Conventional courier model versus uber-style courier model

By now, most people around the world must have heard of Uber, a mobile application to hail taxis. Operating in hundreds of countries, Uber is valued at billions of dollars. Its business model is very scalable and sustainable. On top of that, Uber basically disrupted the taxi industry in every country. The disruption is so powerful that some governments had to step in to restrict Uber from operating in their country to protect the domestics taxi industry.

Uber works by connecting a driver and a customer through its mobile application in real-time. Upon confirmation of booking, a driver will be assigned to the customer and picks up the customer at his location. The customer’s location will be pin-pointed via GPS. After pick up, the driver can rely on Uber’s map to head to the destination point. This ease of operations has provided convenience for both the driver and customers. Customers can expect much faster pick up and traveling time when they choose Uber taxis as compared to other taxis on the streets.

There are other such mobile applications developed for the courier industry. Similar to Uber, these mobile applications aim to match up a courier and a customer in real-time. Customers will submit a request for courier through its mobile application and a nearby courier will be assigned the job. The main advantage of using this mobile application is faster pick up and delivery speed.

Will this mobile application for couriers disrupt the courier industry like how Uber disrupted the taxi industry? It is unlikely.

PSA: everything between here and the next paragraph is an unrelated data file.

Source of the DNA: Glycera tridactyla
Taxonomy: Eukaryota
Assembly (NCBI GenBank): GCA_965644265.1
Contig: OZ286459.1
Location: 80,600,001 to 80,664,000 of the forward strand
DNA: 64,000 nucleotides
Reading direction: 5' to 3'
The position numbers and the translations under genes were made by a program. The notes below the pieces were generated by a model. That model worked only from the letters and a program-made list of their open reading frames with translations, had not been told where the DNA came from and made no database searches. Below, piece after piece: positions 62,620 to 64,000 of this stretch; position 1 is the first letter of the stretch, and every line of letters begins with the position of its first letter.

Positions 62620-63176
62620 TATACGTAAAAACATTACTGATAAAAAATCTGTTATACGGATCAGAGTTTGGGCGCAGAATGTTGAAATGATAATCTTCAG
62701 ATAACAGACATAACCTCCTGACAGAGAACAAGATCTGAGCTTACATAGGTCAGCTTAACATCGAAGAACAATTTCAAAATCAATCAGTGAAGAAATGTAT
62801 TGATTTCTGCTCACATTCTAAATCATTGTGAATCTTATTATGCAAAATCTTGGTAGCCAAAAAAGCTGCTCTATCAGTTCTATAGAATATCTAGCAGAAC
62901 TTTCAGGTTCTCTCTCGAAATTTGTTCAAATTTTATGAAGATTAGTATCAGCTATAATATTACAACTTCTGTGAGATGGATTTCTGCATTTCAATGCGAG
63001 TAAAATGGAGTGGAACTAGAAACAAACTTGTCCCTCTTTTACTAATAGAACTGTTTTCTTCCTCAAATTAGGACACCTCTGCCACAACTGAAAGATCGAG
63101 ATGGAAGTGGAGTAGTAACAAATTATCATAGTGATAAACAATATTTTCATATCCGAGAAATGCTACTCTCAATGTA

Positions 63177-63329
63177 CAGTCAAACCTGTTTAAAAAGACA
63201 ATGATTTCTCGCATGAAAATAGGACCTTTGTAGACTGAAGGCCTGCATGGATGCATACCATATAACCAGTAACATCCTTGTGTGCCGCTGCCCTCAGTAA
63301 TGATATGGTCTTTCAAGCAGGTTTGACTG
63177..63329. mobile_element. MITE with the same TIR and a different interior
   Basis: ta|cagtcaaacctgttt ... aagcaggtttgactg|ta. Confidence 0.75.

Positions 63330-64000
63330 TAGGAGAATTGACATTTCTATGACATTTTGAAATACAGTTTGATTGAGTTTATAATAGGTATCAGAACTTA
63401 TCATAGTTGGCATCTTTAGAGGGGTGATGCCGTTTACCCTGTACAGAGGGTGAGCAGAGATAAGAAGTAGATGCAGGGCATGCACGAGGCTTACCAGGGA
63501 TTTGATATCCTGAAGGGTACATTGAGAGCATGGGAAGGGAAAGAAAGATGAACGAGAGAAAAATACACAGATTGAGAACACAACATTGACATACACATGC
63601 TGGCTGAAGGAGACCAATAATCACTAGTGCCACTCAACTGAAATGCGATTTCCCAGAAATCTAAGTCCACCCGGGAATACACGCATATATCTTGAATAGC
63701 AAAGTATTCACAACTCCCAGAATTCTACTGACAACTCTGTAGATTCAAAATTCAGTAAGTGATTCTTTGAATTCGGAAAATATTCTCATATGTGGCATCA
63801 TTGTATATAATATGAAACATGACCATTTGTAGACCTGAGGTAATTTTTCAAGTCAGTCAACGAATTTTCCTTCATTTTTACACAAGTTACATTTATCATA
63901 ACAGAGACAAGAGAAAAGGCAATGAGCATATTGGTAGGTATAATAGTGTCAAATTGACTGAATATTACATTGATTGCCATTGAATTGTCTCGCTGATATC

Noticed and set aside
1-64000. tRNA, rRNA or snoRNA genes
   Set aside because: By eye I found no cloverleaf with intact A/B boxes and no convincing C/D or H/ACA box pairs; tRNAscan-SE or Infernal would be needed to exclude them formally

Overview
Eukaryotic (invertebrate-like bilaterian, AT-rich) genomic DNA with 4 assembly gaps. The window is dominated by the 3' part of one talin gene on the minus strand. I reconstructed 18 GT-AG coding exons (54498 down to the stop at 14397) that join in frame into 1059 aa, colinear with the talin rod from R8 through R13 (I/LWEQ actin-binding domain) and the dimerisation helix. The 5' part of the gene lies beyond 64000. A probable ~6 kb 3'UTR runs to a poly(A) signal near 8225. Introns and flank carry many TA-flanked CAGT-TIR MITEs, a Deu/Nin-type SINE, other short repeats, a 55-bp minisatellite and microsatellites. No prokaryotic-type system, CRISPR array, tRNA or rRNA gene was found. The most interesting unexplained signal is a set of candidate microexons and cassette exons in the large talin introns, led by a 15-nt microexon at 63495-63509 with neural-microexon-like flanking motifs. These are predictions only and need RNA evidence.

The main reason being the perceived reliability of the delivery. Unlike sitting in a taxi where customers will witness the delivery of the service first-hand, customers feel unsecured to hand over their parcels to couriers via these mobile applications. One reason for this is the ease of courier application and little to no training given. Customers wanting to have their fragile items delivered will be more concerned about the training of the couriers. Customers will trust courier companies more than these third-party courier mobile applications.

Furthermore, many courier companies in Singapore such as pca masters have already developed or are in the process of developing their mobile applications which are similar to Uber application. The only difference is that the couriers in charge of those deliveries are all in-house. This will offer customers better reliability and security of trained couriers on top of the benefits that a mobile application can give. Unlike conventional taxi companies which fail to keep up with technology, courier companies are more responsive to technological changes.

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